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Scrapping proposal takes flak from shipowners and ports

On Tuesday, the European Parliament’s environmental committee adopted its proposal on more environmentally friendly scrapping. However, the proposal has been met with criticism from both European ports and Asian shipowners who warn that the proposal will undermine the Hong Kong Convention.

The proposal has been a long time coming. Yet on Tuesday, a near-unanimous Committee on the Environment, Public Health and Food Safety (ENVI) voted for the proposal which the European Commission and later the member states must take a position on.

The proposal’s adoption does not come as a surprise to the organization for the European ports (ESPO), a tough critic, especially of the part involving a scrapping fund to which all ships regardless of flags must pay a charge when they call at a European port:

"All our efforts to make MEPs aware of the grave implications of the levy hit against a wall, even with those ENVI members that are familiar with the competitive nature of our industry. We will now step up our lobby actions to persuade other MEPs and Member States to reject this damaging proposal," says Patrick Verhoeven, ESPO Secretary General.

Fear for the Hong Kong convention

The Asian Shipowners’ Forum (ASF) also expresses serious concern regarding the proposal which the forum fears will undermine the Hong Kong convention, which in an international context seeks to secure that old ships do not end up on beaches in South East Asia.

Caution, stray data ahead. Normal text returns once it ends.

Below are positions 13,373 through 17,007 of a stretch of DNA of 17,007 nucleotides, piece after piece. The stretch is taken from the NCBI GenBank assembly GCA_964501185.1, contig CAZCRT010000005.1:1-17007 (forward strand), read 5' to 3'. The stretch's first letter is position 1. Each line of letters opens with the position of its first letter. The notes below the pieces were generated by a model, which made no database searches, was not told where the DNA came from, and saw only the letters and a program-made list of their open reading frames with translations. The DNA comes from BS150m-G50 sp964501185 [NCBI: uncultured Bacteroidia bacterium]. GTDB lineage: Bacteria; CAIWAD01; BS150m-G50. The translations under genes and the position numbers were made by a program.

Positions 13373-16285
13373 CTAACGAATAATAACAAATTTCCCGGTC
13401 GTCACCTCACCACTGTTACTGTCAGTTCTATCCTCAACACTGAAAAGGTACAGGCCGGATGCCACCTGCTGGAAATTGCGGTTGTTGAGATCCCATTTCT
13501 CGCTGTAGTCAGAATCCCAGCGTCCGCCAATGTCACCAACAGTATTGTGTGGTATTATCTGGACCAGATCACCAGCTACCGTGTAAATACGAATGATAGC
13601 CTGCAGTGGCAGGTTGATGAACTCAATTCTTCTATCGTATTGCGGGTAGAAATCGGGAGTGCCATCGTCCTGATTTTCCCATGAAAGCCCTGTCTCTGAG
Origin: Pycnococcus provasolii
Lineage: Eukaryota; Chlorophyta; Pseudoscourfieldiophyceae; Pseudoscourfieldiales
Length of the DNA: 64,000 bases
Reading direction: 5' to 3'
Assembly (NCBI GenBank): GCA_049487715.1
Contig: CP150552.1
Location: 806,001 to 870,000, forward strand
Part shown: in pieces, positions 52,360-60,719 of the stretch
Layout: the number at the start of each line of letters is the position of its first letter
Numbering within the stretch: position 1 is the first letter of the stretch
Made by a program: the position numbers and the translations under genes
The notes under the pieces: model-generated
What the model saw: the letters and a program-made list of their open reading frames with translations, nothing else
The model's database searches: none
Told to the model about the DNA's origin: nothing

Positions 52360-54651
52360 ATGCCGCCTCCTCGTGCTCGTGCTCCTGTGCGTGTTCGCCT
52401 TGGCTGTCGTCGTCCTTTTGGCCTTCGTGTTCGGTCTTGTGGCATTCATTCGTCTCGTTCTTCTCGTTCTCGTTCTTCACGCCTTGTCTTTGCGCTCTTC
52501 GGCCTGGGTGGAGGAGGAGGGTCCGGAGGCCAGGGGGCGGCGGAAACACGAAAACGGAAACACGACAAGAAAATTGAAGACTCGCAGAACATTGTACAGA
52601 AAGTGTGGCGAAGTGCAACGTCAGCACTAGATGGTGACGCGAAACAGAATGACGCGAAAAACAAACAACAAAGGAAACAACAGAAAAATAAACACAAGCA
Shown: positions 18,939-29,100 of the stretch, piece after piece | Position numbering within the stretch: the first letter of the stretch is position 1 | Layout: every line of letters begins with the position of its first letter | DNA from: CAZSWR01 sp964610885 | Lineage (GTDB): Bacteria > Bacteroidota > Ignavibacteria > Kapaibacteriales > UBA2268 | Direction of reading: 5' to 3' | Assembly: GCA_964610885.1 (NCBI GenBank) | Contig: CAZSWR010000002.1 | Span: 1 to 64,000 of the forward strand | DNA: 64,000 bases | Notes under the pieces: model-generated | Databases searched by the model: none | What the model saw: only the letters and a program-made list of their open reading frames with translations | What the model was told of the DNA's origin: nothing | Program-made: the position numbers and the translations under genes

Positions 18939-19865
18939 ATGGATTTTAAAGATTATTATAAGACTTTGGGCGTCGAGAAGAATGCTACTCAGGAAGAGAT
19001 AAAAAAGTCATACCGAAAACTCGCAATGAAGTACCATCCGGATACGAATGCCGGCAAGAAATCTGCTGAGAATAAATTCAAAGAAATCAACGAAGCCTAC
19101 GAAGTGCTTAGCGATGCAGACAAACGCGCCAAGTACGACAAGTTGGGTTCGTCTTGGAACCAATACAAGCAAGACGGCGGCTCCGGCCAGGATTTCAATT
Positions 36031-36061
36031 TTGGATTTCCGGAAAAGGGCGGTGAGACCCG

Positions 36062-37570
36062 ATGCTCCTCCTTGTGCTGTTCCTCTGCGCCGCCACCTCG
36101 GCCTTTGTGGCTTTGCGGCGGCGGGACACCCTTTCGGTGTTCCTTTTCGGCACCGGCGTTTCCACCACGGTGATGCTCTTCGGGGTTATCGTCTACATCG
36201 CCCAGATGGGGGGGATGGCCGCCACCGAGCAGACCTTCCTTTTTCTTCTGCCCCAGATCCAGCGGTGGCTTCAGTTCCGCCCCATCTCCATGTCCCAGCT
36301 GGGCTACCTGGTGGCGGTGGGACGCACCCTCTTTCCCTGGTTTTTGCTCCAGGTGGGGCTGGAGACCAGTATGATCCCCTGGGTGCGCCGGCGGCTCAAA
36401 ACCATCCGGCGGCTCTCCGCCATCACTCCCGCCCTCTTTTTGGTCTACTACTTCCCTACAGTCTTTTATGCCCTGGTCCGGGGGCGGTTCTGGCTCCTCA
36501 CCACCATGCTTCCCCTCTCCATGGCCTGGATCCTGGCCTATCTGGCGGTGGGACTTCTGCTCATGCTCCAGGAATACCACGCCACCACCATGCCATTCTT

“The global implementation of the Hong Kong Convention is the only way to overcome problems of the recycling industry,” the ASF said according to Lloyd’s List.

A stop to unsafe scrapping

Swedish Carl Schlyter from the party Miljöpartiet de Gröna is a draftsman for the EU Parliament’s environmental committee. He also headed the effort to adopt the proposal. Naturally, Schlyter is very pleased with the outcome of yesterday’s vote:

“Hopefully, we can put a stop to the absolute majority of vessels being scrapped on beaches in Bangladesh, which is damaging to both humans and the environment. Today, we have passed a proposal which will put a stop to this by means of an economic ruling instrument,” says Schlyter, and points to the weak nature of the current regulations:

“The current rules ban exportation of toxic waste, but this has not been successful in regards to vessels, seeing as they are sailed as functioning ships and subsequently end on the beaches of Bangladesh or other countries in South East Asia where they leak oil and other pollutive chemicals.”       

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